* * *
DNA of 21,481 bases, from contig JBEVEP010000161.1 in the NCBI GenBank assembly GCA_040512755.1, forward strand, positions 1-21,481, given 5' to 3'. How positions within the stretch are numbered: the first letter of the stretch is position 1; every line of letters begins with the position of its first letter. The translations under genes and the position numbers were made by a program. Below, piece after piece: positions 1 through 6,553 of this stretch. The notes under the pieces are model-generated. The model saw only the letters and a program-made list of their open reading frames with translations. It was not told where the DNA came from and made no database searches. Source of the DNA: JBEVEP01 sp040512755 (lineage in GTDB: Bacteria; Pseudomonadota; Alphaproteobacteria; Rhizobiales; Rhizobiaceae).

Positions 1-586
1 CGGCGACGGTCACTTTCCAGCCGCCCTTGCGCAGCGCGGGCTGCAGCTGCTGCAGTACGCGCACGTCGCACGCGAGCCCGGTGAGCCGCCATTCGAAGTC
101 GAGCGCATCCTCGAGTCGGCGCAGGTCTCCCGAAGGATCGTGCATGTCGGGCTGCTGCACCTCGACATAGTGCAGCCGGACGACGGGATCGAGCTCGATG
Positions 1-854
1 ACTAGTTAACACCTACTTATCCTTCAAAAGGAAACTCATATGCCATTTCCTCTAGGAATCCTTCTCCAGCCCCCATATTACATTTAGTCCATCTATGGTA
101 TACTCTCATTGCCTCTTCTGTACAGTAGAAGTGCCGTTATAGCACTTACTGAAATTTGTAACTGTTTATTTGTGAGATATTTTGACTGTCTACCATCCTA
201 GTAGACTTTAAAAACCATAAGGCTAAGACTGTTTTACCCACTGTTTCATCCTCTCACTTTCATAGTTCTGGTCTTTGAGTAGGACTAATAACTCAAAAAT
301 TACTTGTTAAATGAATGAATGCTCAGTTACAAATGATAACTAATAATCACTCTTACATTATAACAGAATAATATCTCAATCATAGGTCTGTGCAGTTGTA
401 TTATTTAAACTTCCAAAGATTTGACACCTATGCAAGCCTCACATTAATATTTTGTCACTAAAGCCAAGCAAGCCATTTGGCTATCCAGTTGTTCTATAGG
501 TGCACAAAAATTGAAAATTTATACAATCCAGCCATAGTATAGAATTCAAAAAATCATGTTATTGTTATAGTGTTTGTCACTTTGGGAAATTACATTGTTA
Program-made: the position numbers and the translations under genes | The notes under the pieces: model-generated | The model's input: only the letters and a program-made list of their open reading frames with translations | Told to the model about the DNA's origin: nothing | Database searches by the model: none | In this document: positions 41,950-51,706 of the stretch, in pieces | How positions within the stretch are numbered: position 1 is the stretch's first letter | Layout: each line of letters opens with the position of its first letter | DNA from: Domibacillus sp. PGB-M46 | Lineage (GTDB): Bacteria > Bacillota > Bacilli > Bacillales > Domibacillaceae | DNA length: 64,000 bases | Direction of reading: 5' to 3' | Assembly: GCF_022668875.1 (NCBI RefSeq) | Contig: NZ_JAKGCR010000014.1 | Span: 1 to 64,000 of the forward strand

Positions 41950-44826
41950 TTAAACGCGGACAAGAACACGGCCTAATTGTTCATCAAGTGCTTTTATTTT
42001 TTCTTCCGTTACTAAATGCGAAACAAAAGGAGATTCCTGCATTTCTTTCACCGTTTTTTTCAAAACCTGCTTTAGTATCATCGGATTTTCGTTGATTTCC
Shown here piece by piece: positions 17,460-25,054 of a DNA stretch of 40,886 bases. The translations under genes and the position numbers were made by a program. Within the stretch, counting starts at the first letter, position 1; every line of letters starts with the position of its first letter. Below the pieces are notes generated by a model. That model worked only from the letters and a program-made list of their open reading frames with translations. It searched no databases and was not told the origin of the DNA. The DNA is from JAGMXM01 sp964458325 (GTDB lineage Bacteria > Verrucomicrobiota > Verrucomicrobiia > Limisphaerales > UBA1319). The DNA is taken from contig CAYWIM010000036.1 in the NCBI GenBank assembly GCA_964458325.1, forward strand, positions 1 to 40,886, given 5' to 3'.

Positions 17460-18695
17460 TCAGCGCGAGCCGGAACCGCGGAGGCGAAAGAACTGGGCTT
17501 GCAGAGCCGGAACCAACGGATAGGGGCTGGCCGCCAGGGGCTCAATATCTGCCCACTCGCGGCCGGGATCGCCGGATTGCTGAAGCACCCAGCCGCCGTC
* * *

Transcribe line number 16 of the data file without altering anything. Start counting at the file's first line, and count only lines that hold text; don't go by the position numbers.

Shown here piece by piece: positions 17,460-25,054 of a DNA stretch of 40,886 bases. The translations under genes and the position numbers were made by a program. Within the stretch, counting starts at the first letter, position 1; every line of letters starts with the position of its first letter. Below the pieces are notes generated by a model. That model worked only from the letters and a program-made list of their open reading frames with translations. It searched no databases and was not told the origin of the DNA. The DNA is from JAGMXM01 sp964458325 (GTDB lineage Bacteria > Verrucomicrobiota > Verrucomicrobiia > Limisphaerales > UBA1319). The DNA is taken from contig CAYWIM010000036.1 in the NCBI GenBank assembly GCA_964458325.1, forward strand, positions 1 to 40,886, given 5' to 3'.